$14.04.



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  MDS Inc. (““MDZ””) shares rose strongly during the quarter as the company reported several
  positive developments that brought the company closer to completing its restructuring by the end
  of 2010. Most notably, the NRU nuclear reactor returned to operation, allowing MDZ to re-enter
  the Mo-99 supply chain in the medical imaging market. In connection with the re-start of the
  NRU reactor, the company also signed a contract with its primary medical imaging customer
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  which should improve financial results starting in fiscal Q4. In the medical sterilization segment,
  MDZ announced it has extended an agreement with a Canadian power generator that will secure
  the company’’s Co-60 supply through 2020. We expect more positive developments, including
  the conclusion of the MAPLE Project arbitration proceedings. The stock ended the quarter at
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  $10.10.

  Expedia’’s (““EXPE””) stock price more than made up for its second quarter decline, rising nearly
  50% during the past three months. The company beat earnings expectations due to continued
  strong growth at its TripAdvisor division and robust travel sector trends led by increased
  consumer discretionary spending. The stock ended the quarter at $28.23.
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  On the negative side of the ledger, Live Nation (““LYV””) declined as their earnings disappointed
  investors. Interestingly, through 2009 and the beginning of 2010, LYV's concert business
  generated consistent results and defied much of the economic downturn - a factor which attracted
  us to the investment. However, as 2010 progressed, LYV's concert business proved to be more
  cyclical in nature than we and the market had anticipated. While LYV’’s concert segment has
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  faced challenges in recent quarters, LYV reported strong earnings in its sponsorship and
  ticketing segments. We continue to closely monitor the concert industry in order to assess the
  company’’s ability to meet the business model potential we recognized following its merger with
  Ticketmaster in the beginning of the year. The stock ended the quarter at $9.88.

  Lastly, as many of you know, Corsair has enjoyed a long history of investing in post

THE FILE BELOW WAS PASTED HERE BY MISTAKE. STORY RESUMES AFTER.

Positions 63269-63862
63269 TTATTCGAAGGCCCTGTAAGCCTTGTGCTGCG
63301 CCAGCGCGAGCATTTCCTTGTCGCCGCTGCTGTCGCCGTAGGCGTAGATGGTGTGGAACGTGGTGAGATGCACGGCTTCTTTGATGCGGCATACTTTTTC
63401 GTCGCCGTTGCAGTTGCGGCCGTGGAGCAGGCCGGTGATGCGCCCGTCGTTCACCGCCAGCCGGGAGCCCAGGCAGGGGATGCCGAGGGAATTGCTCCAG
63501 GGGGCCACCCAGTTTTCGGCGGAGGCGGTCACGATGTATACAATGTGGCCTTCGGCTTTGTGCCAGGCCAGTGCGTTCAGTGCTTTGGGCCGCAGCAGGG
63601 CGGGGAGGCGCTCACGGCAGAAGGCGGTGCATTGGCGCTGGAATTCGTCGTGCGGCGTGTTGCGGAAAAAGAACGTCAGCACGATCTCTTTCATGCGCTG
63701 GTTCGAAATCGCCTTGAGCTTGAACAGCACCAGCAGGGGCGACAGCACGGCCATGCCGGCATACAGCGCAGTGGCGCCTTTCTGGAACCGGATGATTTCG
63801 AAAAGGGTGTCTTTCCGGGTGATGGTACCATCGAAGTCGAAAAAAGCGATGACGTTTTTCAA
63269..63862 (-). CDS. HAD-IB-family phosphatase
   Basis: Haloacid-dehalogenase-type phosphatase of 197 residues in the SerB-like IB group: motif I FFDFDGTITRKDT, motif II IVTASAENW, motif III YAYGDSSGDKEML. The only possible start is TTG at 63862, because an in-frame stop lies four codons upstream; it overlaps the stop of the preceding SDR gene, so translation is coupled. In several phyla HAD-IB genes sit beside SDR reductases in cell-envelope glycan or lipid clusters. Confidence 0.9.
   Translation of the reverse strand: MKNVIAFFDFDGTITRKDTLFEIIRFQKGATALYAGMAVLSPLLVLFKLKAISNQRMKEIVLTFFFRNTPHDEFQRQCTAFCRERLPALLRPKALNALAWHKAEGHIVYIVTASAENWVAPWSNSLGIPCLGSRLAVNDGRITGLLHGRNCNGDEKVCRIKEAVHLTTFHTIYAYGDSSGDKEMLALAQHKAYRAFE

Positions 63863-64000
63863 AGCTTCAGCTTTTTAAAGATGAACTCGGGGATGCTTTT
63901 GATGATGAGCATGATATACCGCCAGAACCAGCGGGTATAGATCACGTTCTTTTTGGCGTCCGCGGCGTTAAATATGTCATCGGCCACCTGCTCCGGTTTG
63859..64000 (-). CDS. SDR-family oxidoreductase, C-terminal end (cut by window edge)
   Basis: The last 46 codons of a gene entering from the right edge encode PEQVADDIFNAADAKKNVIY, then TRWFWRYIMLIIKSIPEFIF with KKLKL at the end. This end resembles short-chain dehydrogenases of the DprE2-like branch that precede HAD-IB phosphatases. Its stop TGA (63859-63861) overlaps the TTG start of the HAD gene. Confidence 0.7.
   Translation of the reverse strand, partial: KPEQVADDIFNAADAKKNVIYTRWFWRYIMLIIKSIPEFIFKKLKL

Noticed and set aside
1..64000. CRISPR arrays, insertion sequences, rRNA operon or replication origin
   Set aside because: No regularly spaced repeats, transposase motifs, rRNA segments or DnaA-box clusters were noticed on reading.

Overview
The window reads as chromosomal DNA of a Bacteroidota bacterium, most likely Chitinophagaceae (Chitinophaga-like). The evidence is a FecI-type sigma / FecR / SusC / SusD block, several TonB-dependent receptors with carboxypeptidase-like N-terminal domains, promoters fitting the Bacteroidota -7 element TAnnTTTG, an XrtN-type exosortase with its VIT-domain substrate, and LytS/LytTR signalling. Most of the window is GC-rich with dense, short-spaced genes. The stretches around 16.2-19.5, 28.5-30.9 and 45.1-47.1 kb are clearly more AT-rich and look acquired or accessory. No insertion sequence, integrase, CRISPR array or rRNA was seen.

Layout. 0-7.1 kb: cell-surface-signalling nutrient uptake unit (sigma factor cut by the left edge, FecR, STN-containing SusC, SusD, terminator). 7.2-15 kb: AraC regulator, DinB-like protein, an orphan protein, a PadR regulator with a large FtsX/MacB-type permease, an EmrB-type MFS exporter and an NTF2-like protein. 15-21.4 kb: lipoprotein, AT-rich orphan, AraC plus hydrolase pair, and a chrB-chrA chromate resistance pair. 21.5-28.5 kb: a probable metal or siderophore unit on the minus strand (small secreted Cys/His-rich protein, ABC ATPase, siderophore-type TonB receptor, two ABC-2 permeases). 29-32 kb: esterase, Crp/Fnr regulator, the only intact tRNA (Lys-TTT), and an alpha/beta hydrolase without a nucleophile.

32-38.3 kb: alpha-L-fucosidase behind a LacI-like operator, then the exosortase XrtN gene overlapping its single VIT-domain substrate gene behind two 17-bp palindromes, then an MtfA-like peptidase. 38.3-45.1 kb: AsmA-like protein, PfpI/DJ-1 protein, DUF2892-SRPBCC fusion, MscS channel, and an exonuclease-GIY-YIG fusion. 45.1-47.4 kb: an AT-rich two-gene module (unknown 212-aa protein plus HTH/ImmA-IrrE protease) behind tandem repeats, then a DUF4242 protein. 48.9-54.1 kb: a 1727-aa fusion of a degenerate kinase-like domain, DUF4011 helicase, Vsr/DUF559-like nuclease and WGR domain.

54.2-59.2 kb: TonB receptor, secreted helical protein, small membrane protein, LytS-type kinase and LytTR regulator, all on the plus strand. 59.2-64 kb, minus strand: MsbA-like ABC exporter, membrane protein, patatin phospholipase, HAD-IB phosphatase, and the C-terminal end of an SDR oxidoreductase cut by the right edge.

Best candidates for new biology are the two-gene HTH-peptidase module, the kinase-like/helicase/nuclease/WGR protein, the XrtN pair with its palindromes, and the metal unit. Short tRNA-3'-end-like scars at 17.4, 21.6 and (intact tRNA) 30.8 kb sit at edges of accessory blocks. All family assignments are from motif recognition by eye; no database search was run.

reorganization equities. Most recently, LyondellBasel (““Lyondell””) has proven to be a classic
  post reorganization investment, having emerged essentially as a new company with a highly
  This letter is not a research report or recommendation to buy or sell the securities mentioned herein. The examples herein are illustrations of ways in
  which Corsair Capital Management, LLC and its affiliates have examined or may examine opportunities. Corsair Capital Management, LLC and its
  affiliates may, at any time, buy or sell any of the securities mentioned in this letter and may change its long or short position at any time without
  providing any notification of such changes. It should not be assumed that any trading activities pursued in the future will be profitable and may in fact
  result in losses.
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  improved balance sheet, new upper and middle level management and very conservative
  projections set forth in its Plan of Reorganization. Lyondell’’s stock rose sharply during the
  quarter, driven by blowout Q2 earnings. In fact, the company’’s Q2 EBITDAR alone almost met
  its entire fiscal year 2010 projection published in its disclosure statement. Though Lyondell
  recently emerged from bankruptcy, the company has already generated enough cash that it can
  now be considered underlevered. We look forward to Lyondell’’s imminent NYSE stock listing
  under ticker LYB, which should serve as a catalyst for sell-side firms to ““discover”” Lyondell’’s




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  attractive valuation relative to its peers in the chemical industry and will enable institutional
  investors and mutual funds to invest in the company. Finally, we are very impressed with
  Lyondell’’s new executive management team who seems focused on one goal: creating
  shareholder value by delivering operational and financial excellence. The stock ended the quarter
  at $23.90.




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  Organizational Matters

  After nearly seven years of working at Corsair Capital Management, we bid farewell to Alec


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  Henry, who joined Eagle Capital Management. We wish Alec all the best in his new position.

  Additionally, we are pleased to welcome Daniel Friedman who joined us during the summer
  from Goldman Sachs’’ investment banking division.
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  Thank you for your continued support and confidence. The attached Appendix is a write-up of a
  core investment. Please feel free to call us with any questions you may have at (212)389-8240.

  Sincerely,
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  Jay Petschek                                                           Steven Major